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By Shvietta Sethi Today as I look back, I feel a sense of nostalgia for the good old days. The simplicity and the slowness of those days had an endearing quality that we seem to miss in this hyper fast and super connected world.

By Shvietta Sethi

I remember speaking with a friend in the late 80’s in my home town of Delhi when 2020 seemed so far away. We wondered what life would be like in 2020?

So much has happened in the last 30 plus years but like a frog in hot water we have become accustomed to the changes. We take our life and our privileges for granted.

I still remember the days of trunk calls, letters that took almost weeks to arrive, having to fill buckets with water as running water was not the norm. Having candles and flash lights placed in strategic places for when there was no electricity. The celebration and the crowd that gathered in our house the day we got our first color TV, the video that transformed our evenings and we were no longer held hostage to the Wednesday chitrahaar or the Sunday evening movie for entertainment. We could rent a VHS tape and watch any movie at will.

In the 90’s I moved to Hong Kong and the world of travel and razzmatazz opened to me. I now had my own shared apartment, my own color TV and video player, had running water and electricity 24 hours a day. I got used to these lifestyle amenities and when I traveled back home to India I would get very frustrated when the electricity shut off or the water started to trickle instead of gush from the tap.

Today as I look back, I feel a sense of nostalgia for the good old days. The simplicity and the slowness of those days had an endearing quality that we seem to miss in this hyper fast and super connected world.

We have everything that we desire and more and yet there is discontentment, anger and frustration. The more we get the more we want and the more we expect. Just like a frog who in hot water does not know when the water starts to boil and eventually dies, we too are heading towards self destruction by becoming immune to the over consumption and over indulgence of our times. Our festivals have lost the sanctity, meaning or purpose and have become an excuse to indulge in more stuff.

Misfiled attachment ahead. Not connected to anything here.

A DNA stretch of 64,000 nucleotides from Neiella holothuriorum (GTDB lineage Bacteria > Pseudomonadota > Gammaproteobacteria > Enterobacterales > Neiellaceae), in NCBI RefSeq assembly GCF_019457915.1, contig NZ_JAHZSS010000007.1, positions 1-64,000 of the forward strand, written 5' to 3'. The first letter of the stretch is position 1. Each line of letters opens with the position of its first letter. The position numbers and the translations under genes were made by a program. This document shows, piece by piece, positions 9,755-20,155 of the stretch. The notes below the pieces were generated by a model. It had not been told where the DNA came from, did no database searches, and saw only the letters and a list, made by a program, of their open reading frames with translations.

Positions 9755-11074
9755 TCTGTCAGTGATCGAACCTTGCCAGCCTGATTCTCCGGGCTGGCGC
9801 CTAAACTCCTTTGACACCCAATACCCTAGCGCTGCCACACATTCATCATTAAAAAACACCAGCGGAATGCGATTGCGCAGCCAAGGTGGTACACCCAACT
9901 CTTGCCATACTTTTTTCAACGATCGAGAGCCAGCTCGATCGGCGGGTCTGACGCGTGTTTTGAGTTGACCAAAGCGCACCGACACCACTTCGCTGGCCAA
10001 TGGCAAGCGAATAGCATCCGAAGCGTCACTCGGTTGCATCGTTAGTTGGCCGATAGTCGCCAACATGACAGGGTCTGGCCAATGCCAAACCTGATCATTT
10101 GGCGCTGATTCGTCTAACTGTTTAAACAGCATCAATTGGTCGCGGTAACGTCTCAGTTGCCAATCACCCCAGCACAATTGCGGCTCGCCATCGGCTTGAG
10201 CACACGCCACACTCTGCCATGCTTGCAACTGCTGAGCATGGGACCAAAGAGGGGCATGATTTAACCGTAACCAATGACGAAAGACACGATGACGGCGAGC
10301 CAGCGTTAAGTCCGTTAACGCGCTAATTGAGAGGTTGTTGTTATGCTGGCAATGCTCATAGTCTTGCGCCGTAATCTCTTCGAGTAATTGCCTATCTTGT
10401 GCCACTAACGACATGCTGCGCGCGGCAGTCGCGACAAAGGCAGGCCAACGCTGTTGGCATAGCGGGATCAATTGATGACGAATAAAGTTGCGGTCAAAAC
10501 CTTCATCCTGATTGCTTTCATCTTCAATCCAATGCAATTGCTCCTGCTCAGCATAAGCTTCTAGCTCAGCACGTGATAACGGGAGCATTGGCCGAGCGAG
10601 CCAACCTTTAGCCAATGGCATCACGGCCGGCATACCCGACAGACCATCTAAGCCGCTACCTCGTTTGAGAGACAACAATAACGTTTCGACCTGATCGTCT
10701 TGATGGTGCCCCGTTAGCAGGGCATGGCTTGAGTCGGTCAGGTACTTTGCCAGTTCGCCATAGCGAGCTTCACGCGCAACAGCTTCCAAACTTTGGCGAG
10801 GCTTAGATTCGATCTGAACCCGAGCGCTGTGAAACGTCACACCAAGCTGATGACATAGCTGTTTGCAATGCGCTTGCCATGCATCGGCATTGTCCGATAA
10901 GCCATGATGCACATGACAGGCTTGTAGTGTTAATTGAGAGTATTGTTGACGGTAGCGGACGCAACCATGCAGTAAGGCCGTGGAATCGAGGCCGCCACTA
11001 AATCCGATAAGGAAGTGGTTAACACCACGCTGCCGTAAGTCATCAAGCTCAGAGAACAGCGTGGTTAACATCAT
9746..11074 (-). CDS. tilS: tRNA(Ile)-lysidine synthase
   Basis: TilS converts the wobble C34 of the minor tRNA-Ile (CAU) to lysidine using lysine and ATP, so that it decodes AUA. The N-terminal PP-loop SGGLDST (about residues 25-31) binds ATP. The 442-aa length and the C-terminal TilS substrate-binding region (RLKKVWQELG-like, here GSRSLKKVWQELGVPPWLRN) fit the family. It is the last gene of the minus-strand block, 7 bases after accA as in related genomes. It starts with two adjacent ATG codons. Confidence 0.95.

With Christmas just gone our landfills will get millions of tonnes of unwanted and returned items. We never stop to think of our consumptive behavior and we can’t let go of bargains. I am guilty of partaking in this … can’t miss a good deal syndrome … everyday in my inbox or Facebook or Instagram I see someone trying to sell me something, and in my weak moment, I give in to my desire and order stuff I do not need. Then I await its arrival and the moment it arrives I feel the temporary pleasure and it soon finds its way somewhere in the back of my cupboard or drawer. During bouts of cleaning, the pleasure and guilt surface in tandem.

I think we are all subliminally targeted into buying all this stuff that we surely do not need. Our sense of self is now outsourced to the stuff we have. We believe in a version of our self that is defined by what we wear, what we drive and where we travel and what and where we eat. Our self worth seems to be defined by our net worth. I think at a deeper level we are all looking for validation and acceptance and we believe buying and giving helps us get that validation.

It’s 2020 in a couple days. I am not one to make resolutions but this year I will try and make some changes.

1. I will try and curtail any unnecessary buying.

2. Give and receive more compliments than gifts.

3. Eat more meals with friends and family and choose healthy.

4. Breathe consciously and be grateful for every breath.

5. Read and write at least one paragraph everyday.

6. Move my body for at least 30 minutes everyday.

7. Sit in silence and contemplation for 15 min a day.

8. Be kind.

9. Be patient.

10. Be extremely grateful that I am around to see 2020 … a year that seemed so far away.

To my dearest friends and family I wish you a wonderful 2020 and may you be contented, peaceful and happy.

And stay away from Sales 

Sale by Schvietta Sethi